The girl works nights. In the middle of nowhere. She drives an hour to get to her job, an hour back. She can stand through her entire shift in silence, the way she is standing now. Dim white light spills down over her. The dessert freezer builds up ice. She is allowed to help herself to some chips, or beef jerky, or a cold drink. She likes how quiet it is, how dark it is. It is the quiet that brought her here.

From Maryse Meijer’s hard, dreamlike, “Fugue” on Joyland Midwest. Preorder Heartbreaker, her debut collection from Farrar, Straus & Giroux.

The call display on my cell phone reads Holy Trinity. Francis. My brother is probably the only one I can bear this morning. So I put a finger in one ear and the phone up to the other.
“Hello Maggie, it’s Father Michael, the ah, the rector over at Holy Trinity. I’m calling about Luke.” Luke is the religious name my brother took when he was ordained.
“What happened?”
There is a long pause and my stomach lurches.
“He’s fine,” the rector finally says. “I mean he’s not hurt or anything, but we’ve had another situation. He was arrested night before last. Another DUI.”

Excerpted from Billie Livingston’s novel The Crooked Heart of Mercy, available now from Penguin Random Canada and in March from William Morrow.

My mother is getting riled up and people are starting to notice. We’re in line at the Pink’s on La Brea, same as every Thursday afternoon, not much of a line, not much traffic on the sidewalk. The woman who approached us doesn’t want anything to do with us. She’s collecting for a sting operation. I don’t know what kind of sting operation, that’s the problem, she wants our money, our donation, but she’s mumbling, I can’t understand her. Or not so much mumbling as not speaking up enough to make herself heard above the street. She approaches my mother first as if she knows that my mother is my mother. The woman mumbles something to my mother and my mother doesn’t answer. My mother has lost the power of speech.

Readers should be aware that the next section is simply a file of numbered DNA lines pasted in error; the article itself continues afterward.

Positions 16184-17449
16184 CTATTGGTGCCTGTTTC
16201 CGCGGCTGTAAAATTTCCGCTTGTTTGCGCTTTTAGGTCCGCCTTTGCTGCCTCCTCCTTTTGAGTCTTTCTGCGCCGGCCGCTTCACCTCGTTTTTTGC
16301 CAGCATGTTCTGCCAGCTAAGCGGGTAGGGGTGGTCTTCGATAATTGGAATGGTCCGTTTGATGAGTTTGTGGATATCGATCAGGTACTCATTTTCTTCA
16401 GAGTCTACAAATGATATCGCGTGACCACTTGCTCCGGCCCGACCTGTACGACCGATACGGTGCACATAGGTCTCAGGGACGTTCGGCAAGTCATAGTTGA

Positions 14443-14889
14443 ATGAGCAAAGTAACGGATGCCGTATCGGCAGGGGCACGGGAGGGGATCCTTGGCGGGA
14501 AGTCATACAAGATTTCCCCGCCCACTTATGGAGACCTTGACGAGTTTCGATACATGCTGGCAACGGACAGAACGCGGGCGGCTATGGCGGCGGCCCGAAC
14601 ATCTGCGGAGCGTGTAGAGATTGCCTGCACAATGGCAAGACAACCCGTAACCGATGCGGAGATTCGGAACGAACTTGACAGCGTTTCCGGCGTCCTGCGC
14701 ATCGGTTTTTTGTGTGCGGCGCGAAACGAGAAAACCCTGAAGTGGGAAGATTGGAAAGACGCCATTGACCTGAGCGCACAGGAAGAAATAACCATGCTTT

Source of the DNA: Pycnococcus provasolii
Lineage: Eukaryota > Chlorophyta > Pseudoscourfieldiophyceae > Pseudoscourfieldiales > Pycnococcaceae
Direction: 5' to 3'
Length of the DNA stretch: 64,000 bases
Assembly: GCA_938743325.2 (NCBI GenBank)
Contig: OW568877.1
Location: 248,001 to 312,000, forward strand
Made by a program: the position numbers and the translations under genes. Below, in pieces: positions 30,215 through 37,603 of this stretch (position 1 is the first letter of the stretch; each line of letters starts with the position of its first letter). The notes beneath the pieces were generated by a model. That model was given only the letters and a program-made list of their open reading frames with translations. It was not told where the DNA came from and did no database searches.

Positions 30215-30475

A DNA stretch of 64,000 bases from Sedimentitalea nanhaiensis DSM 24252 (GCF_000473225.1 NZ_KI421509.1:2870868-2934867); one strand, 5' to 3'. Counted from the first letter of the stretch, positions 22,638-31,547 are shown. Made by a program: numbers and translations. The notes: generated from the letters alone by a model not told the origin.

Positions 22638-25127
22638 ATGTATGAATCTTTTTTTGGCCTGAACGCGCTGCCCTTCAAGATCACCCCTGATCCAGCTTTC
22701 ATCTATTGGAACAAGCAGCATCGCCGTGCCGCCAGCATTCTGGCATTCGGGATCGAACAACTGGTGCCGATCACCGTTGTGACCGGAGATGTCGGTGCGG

From Fortunato Salazar’s “Deimos and Phobos” on Joyland Los Angeles.

We’d been warned not to ride the ATVs straight up the hill, but we did, and one of us, I think it was Joel, toppled backwards and his ATV fell on top of him. The night before we’d gone into the creek behind the cabin and come out with leeches on our calves. We pried them off with spoon handles and tossed them on the coals of the grill. They were still alive and their bodies sizzled and popped as they burned and I wondered if anyone else felt bad about that.

A bachelor party turns nightmarish in Kate Folk’s “Tahoe” on Joyland San Francisco.